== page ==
Myths in Mozambique
Along the Indian Ocean lies a southeastern African country called Mozambique. At nearly 800,000 square kilometers, the country is almost twice the size of California. With this size comes great diversities of habitat and life. Many of the country’s 5,500 plant, 220 mammal and 690 bird species live nowhere else in the world.

Yet despite its richness in resources and biodiversity, Mozambique is one of the poorest countries in the world. Of the over 25 million people who reside in Mozambique, nearly 60 percent make less than $1.25 per day. The country also faces education challenges, with an adult literacy rate of just over 50 percent.

Unfortunately, one of Mozambique’s worst problems is the prevalence of HIV. Within the country’s borders, nearly 1.5 million people are estimated to live with HIV. Over 100,000 of those affected are believed to be under the age of 15.

These staggering numbers are largely the result of misinformation, gray areas and health myths about proper medical treatment and disease prevention. Clearly, the health myths in Mozambique need to be addressed with public health education. In that interest, many organizations have implemented innovative medical and education programs.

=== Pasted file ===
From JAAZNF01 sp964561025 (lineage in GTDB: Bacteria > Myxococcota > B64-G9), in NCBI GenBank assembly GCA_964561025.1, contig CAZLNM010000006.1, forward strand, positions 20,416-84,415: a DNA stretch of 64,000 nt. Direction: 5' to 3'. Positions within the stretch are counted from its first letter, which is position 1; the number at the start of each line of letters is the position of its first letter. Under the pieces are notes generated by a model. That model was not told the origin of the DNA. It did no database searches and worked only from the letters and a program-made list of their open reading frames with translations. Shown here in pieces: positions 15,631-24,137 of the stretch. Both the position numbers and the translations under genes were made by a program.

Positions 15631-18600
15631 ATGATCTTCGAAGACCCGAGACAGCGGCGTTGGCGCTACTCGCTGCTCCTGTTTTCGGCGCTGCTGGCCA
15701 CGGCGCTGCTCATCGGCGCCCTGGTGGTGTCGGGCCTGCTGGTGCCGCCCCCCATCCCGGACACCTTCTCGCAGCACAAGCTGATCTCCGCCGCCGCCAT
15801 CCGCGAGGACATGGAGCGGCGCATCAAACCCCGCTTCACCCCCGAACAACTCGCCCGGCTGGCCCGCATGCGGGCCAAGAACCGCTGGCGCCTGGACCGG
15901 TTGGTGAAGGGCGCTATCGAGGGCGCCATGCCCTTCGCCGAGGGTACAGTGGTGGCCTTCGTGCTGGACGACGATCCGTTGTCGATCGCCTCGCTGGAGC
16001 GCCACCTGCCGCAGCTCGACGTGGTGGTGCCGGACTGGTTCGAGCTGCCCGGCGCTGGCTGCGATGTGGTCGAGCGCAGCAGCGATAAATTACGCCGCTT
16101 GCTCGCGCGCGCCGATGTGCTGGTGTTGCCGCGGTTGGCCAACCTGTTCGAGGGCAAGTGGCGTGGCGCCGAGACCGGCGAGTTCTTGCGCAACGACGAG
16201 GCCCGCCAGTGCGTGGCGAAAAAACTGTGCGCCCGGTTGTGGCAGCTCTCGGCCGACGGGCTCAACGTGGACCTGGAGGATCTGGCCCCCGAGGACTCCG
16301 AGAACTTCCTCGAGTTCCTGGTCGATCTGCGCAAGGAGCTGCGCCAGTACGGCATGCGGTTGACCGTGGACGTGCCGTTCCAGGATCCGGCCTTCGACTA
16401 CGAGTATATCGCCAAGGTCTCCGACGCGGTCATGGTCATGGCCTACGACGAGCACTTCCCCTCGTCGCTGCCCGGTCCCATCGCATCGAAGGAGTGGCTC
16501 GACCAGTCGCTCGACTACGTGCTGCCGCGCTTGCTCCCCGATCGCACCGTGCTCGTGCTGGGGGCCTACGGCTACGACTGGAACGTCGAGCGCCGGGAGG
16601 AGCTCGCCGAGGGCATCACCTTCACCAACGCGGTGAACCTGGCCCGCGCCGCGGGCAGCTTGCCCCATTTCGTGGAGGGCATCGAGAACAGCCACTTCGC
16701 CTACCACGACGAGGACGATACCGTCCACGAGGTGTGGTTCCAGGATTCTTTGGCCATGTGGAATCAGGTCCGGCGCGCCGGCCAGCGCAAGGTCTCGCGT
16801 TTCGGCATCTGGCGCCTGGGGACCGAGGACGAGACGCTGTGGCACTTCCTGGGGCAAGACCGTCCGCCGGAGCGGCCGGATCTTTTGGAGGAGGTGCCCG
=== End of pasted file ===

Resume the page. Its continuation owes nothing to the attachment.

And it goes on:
In October 2015, UNICEF launched a text-messaging-based program called SMS BIZ to confront health myths in Mozambique. This program was created to provide people aged 10 to 24 with reproductive health counseling services.

By allowing young adults to ask questions, talk about what is happening in their communities and gain critical information, SMS BIZ hopes to create educated communities armed with facts that allow them to reduce the occurrence of HIV in Mozambique.

By offering weekly discussion questions, SMS BIZ can assess the effectiveness of health services in specific communities. When subscribers answer a discussion question, SMS BIZ collects data regarding their gender, age and area. If surveys reveal that a community lacks knowledge about a specific reproductive health or HIV prevention issue, UNICEF can target the community and help bridge the knowledge gap with constructive feedback.

Services such as SMS BIZ by UNICEF are critical in dispelling health myths in Mozambique. Unwanted pregnancies and HIV contraction often occur when people lack education about reproductive health. Fortunately, over 41,000 people in Mozambique are subscribed to SMS BIZ, and more are joining every day.

Weston Northrop

Photo: Flickr